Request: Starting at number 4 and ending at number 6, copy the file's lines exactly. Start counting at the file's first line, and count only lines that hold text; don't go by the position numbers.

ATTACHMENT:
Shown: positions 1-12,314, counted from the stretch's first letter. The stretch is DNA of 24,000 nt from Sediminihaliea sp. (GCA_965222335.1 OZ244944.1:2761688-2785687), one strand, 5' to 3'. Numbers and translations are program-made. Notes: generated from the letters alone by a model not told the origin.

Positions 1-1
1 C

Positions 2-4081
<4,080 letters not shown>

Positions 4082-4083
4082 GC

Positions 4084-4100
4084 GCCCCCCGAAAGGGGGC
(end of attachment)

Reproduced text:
Positions 2-4081
<4,080 letters not shown>

Positions 4082-4083